Gimme Some Oven

{filmmaker flashcard} Hitchcock

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In honor of the new biopic Hitchcock, here’s a filmmaker flashcard to start your week. A prolific master of suspenseful storytelling, Hitchcock’s name has become synonymous with shivers, and rightly so. I have a lot of his early British works to catch up on, but have been a big fan of the later Hollywood films since high school. Rear Window (with Jimmy Stewart and Grace Kelly), Vertigo (with Kim Novak and Jimmy again) and North by Northwest (with Cary Grant and Eva Marie Saint) are all on my drop-everything-if-this-is-on-and-watch list.

The new film is directed by Sacha Gervasi (director of the well-received rock doc Anvil: The Story of Anvil and writer of Spielberg’s The Terminal) and stars another knight, Sir Anthony Hopkins, in the title role. The story focuses on the filming of Psycho and Hitchcock’s relationship with his wife, screenwriter Alma Reville, played by Helen Mirren. Critics are very mixed on this movie (only a 61% rating currently at Rotten Tomatoes), but Hopkins and Mirren seem to be getting approval for their portrayal of the couple. Roger Ebert gives the film three stars but suggests you’ll learn more about Hitchcock as a filmmaker from director Francois Truffaut’s book-length interview with him, first published in 1967. I’m adding it to my reading list right now.

What’s your favorite Hitchcock film?

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Sarah Magill

Sarah Magill has a full-time movie habit made possible by a day-time greeting card writing gig. She blogs at Gimme Some Film and is learning to write scripts and direct. She tries to balance her screen obsession with trail running, jazz singing, book clubbing, and hanging out with The Best Golden Retriever Ever, Copa.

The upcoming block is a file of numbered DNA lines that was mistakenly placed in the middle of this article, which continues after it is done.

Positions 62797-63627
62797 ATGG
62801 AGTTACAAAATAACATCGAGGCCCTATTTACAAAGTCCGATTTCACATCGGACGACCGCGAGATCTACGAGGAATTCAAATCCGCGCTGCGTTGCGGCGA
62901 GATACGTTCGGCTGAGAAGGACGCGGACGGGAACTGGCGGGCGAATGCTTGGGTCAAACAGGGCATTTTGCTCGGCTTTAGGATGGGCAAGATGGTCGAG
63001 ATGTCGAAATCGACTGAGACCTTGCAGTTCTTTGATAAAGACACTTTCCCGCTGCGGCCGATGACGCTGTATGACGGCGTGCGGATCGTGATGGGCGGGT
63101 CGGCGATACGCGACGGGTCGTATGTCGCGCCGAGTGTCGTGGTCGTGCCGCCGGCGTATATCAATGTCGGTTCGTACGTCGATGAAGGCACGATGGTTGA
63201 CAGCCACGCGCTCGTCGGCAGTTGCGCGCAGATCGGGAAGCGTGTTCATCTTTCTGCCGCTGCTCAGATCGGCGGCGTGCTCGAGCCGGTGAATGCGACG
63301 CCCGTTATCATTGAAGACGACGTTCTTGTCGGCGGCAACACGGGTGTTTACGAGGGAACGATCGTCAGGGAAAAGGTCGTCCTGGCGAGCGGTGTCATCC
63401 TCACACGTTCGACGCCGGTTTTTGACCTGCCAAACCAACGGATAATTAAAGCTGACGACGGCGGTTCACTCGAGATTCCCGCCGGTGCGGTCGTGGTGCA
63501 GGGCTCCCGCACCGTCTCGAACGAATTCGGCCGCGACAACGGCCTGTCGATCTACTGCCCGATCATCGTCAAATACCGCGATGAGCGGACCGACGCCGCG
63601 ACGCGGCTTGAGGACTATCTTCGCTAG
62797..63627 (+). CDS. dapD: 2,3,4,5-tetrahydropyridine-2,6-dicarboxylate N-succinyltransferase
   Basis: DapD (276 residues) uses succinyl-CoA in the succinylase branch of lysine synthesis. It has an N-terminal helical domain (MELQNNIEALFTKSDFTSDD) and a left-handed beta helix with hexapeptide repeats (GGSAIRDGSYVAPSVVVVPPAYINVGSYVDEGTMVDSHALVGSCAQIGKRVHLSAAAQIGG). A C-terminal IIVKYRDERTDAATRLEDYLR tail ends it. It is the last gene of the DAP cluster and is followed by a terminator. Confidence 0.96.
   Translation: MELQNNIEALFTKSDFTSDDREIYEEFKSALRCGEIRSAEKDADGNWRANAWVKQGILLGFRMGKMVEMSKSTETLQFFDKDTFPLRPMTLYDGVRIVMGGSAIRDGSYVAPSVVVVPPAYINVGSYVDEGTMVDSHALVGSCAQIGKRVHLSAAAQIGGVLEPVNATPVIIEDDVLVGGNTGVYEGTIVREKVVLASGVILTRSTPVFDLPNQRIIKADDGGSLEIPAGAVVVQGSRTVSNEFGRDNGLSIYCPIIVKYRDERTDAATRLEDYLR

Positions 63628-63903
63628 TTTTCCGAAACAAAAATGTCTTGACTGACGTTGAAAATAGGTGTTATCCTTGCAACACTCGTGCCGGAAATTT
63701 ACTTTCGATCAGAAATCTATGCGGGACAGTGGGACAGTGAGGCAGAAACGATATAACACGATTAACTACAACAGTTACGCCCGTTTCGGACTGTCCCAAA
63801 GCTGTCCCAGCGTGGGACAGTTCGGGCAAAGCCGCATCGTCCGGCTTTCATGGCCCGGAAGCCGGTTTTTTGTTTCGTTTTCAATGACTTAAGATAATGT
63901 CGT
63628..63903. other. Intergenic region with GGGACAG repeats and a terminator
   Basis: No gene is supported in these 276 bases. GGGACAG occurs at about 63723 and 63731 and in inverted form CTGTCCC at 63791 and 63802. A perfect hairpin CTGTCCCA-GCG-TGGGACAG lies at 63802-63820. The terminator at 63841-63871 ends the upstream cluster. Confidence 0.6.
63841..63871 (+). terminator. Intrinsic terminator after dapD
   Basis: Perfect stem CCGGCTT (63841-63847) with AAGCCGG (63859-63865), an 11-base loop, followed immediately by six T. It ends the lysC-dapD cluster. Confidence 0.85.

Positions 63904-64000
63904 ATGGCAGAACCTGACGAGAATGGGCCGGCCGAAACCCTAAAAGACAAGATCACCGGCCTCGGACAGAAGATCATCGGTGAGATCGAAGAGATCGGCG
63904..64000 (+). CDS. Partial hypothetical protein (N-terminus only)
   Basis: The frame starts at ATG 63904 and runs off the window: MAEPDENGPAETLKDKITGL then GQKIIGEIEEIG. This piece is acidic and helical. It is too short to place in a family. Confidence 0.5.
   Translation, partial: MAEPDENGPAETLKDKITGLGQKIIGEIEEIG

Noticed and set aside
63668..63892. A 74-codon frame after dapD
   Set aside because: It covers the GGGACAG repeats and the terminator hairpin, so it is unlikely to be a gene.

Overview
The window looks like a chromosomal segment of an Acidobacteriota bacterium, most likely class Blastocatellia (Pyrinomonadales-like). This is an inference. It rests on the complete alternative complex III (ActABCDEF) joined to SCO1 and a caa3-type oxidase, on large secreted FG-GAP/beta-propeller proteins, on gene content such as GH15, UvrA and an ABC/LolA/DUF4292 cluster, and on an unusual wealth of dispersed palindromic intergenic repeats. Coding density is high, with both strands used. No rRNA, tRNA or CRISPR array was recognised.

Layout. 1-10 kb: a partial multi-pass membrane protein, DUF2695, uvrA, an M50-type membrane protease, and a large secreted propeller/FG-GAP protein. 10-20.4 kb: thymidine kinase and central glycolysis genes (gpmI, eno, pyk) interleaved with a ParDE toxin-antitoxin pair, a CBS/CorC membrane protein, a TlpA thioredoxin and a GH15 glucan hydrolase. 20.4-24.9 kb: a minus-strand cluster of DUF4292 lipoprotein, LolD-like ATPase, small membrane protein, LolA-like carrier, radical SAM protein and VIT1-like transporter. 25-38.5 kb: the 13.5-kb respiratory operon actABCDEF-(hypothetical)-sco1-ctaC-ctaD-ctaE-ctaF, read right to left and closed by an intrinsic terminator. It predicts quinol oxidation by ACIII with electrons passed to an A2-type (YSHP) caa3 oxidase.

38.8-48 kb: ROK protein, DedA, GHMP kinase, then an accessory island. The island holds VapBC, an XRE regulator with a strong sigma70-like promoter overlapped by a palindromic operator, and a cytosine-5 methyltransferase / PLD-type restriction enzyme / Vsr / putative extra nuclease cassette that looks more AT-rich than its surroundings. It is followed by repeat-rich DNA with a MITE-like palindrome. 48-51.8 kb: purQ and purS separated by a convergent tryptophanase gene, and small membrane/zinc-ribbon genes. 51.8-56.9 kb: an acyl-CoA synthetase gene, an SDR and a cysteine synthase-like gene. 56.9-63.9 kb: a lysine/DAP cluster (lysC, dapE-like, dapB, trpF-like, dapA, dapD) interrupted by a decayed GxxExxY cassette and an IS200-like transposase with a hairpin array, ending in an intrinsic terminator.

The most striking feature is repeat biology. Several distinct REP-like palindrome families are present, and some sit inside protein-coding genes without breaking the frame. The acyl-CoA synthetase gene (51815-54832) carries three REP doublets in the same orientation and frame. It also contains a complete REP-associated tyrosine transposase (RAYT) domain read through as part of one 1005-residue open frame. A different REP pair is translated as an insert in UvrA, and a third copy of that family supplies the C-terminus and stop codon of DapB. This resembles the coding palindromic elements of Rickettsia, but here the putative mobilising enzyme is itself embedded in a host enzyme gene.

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4 comments on “{filmmaker flashcard} Hitchcock”

  1. so many films! it’s easy to think — oh, hitchock! i know what he’s done — when really i only know a hand full of what he’s accomplished. i’m looking forward to the film. seems odd that it’s not getting very high ratings.

    • From my quick overview of Rotten Tomatoes, it looked like a lot of critics found the story they chose to focus on not the story they wanted to focus on. Curious what you’ll make of it! I’m not sure I’ll get to it this week, but it’s on my watch list.

  2. Looking forward to this one, though I once read a script about the couple of years Hitchcock spent as an underling film editor, during which he secretly lived out of the studio and clandestinely used the sound stages and equipment to shoot and edit his own films by night. It was an amazing script, and it’s hard to know it’s still out there not being made.

    • Ooof. That’s painful to know the possibility is out there. It sounds like the script you read is the one a lot of critics would have rather seen!